At the height of COVID-19 lockdowns, Patricia Non's act of kindness sparked a movement that fed those in need across the country. Two years later, she hopes to tap the spirit of bayanihan again, this time, to "rescue" farmers and champion food sufficiency.
Driven by a desire to help her lockdown-stricken neighborhood get their next meal, Non in 2021 placed a small bamboo cart mostly filled with food supplies along Maginhawa Street in Quezon City.
The act inspired thousands of other community pantries, where people can get enough for their needs and donate whatever they can in return.
As the crisis eased, the movement that Non started is now being registered as a non-governmental organization that would focus on food self-sufficiency and availability, she said.
"Nagsu-support kami sa iba’t ibang pantries, pero pinapalalim namin ngayon na food availability and food sufficiency so sinu-support namin directly yung farmers, nagre-rescue tayo ng gulay," she said.
(We support various pantries, but we are aiming for food availability and food sufficiency so we are directly supporting farmers, we are rescuing vegetables.)
Days before Valentine's Day this year, the 28-year-old Non helped farmers sell vegetable bouquets online.
Around the same time, she helped a group of local onion growers sell their harvest ahead of the expected arrival of imported onions. She even went live on Facebook last week for a "sibuyas online selling."
The group's latest initiative sells "solidarity" shirts to raise funds for community pantries and kitchens for jeepney drivers who are on a weeklong transport strike.
Non, or "Patreng," as her friends call her, credits enthusiastic workers for keeping the organization running.
She said she is "just a fraction" of the group that includes many women volunteers from other community pantries.
“Marami kami, maraming volunteers kaya kaya,” Non told ABS-CBN News at her group’s headquarters in Quezon City on a sunny Tuesday, as other members prepared meals for jeepney drivers in the area.
"Ang galing ng mga nanay na organizer... sila 'yung laging nagre-repack, ang lalakas magbuhat, physical, pati sa organizing, pati sa diskarte," she said.
"Ang galing talaga, puro mga babae and LGBT."
(We have many volunteers so it's doable. Organizers who are also mothers are doing so well, they are good at repacking, they are physically strong, great at organizing and coming up with strategies. The members are mostly women or from the LGBT community.)
But Non also faced misogynistic remarks, baseless red-baiting allegations, and rape threats as the community pantry gained national spotlight.
While the criticism and threats initially consumed her, Non said she learned to ignore them to avoid being sidetracked from her advocacy.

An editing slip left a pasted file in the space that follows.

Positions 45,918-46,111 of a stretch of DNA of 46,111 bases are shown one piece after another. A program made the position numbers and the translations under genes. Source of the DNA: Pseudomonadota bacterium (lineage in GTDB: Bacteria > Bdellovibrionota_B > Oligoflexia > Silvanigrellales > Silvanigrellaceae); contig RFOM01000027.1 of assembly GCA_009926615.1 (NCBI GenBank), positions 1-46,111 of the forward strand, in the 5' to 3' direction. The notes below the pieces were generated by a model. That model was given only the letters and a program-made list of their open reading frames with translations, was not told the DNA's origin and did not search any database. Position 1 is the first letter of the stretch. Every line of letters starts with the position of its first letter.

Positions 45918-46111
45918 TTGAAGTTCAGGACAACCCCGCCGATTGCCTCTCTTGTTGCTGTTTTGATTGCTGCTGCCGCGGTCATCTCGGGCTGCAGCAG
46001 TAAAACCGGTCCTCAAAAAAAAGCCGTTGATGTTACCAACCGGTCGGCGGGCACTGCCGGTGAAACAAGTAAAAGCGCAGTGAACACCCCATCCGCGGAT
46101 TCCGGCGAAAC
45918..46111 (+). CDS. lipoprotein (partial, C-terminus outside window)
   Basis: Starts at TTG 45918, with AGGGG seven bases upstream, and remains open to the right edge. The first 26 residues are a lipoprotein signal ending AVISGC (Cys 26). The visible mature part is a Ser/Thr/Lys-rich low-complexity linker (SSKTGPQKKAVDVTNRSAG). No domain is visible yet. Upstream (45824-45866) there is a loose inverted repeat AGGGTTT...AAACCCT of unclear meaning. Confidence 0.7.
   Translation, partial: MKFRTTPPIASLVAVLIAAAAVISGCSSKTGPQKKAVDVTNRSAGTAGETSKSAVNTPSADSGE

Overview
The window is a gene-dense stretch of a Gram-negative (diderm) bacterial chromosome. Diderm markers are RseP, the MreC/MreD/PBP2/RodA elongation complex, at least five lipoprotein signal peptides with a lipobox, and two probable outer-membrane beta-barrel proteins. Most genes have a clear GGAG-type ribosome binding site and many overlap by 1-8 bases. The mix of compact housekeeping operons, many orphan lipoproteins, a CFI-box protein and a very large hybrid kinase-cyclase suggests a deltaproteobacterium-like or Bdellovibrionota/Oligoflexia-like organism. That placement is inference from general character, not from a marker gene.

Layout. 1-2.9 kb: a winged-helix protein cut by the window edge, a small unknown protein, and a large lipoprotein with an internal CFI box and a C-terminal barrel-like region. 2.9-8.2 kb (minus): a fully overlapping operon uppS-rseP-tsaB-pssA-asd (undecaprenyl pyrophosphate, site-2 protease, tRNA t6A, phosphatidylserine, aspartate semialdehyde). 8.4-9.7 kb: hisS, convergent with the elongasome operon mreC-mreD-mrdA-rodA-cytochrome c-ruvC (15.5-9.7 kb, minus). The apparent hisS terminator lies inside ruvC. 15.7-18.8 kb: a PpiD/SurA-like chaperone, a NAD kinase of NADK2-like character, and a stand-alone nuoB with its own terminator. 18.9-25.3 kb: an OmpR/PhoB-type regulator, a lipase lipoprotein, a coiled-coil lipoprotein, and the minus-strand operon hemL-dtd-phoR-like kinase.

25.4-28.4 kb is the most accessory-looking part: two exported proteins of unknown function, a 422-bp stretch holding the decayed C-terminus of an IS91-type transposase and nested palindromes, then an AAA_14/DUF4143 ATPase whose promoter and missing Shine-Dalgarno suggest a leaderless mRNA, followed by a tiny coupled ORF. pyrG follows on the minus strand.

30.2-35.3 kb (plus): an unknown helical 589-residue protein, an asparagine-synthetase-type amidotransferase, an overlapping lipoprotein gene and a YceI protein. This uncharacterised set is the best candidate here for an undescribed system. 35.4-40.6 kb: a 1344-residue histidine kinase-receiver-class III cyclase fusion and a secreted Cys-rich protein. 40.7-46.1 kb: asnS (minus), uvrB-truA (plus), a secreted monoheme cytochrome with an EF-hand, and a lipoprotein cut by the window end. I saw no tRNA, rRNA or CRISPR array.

"Hindi ko ibibigay 'yung energy ko dito kasi hindi ito 'yung intention ko. Ni-let go ko 'yung pagtatanggol sa sarili. Hindi ko ibibigay 'yung energy ko sa inyo kasi ang focus ko 'yung pantry, ang daming nagugutom," she said.
"Bakit ko kailangang i-explain kung sino ako? Bakit ko kailangang i-explain 'yung sarili ko kasi nagpa-pantry ako? And hindi naman ako nag-start ng pantry para makilala ako."
(I will not give my energy to this because this is not my intention. My focus is the pantry because many people are going hungry. Why do I need to explain who I am? I did not start a pantry so I could be popular.)
PERCEPTION OF WOMEN
Non believes that the community pantry also served as an opportunity to bring recognition to women.
"May idea sa babae na mahina, sa likod ka lang, dapat matapang ka 'pag babae kasi. Pero di pala kahinaan 'yung pagiging maawa, maintindihin, pagiging sensitive kasi alam mo kung ano 'yung pinakamalapit sa sikmura ng mga tao," she said.
(There is a perception that women are weak, they should be in the background, they should be brave. But it turns out that empathy and being sensitive are not weaknesses because you understand which things matter most to people.)
"Noong nag-pantry, puwede pala tayo maging matapang. Kaya pala natin."
(Through the pantries, we showed that we could be brave, that we can do it.)
She added: "Tapos ano 'yung empathy, 'yung pagiging sensitive sabi nila weakness 'yun pero para sa 'kin strength 'yun ng mga kababaihan—strength ko 'yun."
(Empathy, sensitivity are not weakness. Instead, for me, these are the strengths of women, these are my strengths.)
Non has received several accolades for organizing the pantry. Last year, she was hailed as one of the "real-life heroes" of the pandemic and was included among the 2022 TOWNS awardees.
Asked about her inspiration for the community pantry, Patreng said, "Actually, pinalaki kasi ako ng strong women."
"Mahirap din kapag pinalaki ka ng iba’t ibang malalakas na babae, nakaka-pressure. Pero ako ang inspiration ko sa totoo lang 'yung mga batang babae. 'Yung lumalaki pa lang, mas ginagawa ko ‘to para sa kanila kasi alam kong mas magaling sila," she said.
(I was raised by strong women. It's difficult because there is a lot of pressure. But I am also inspired by younger girls. I am doing this for them because I know that they could grow up to be greater.)
Non hopes that every young woman could have access to basic social services such as education and reproductive health in the future.
She also hopes for a safe community for every woman who wants to pursue her advocacies.
"Community na sabay-sabay nating ipinaglalaban 'yung karapatan natin, community na healthy at productive at mapagpalaya sa bawat isa," she added.
(I want a community where we can all fight for our rights, a healthy and productive community where everyone could be free.)
This article is part of the Amazing Women series of ABS-CBN News this month of March, featuring stories of select women who are making a mark in their respective fields. March is National Women's Month in the Philippines.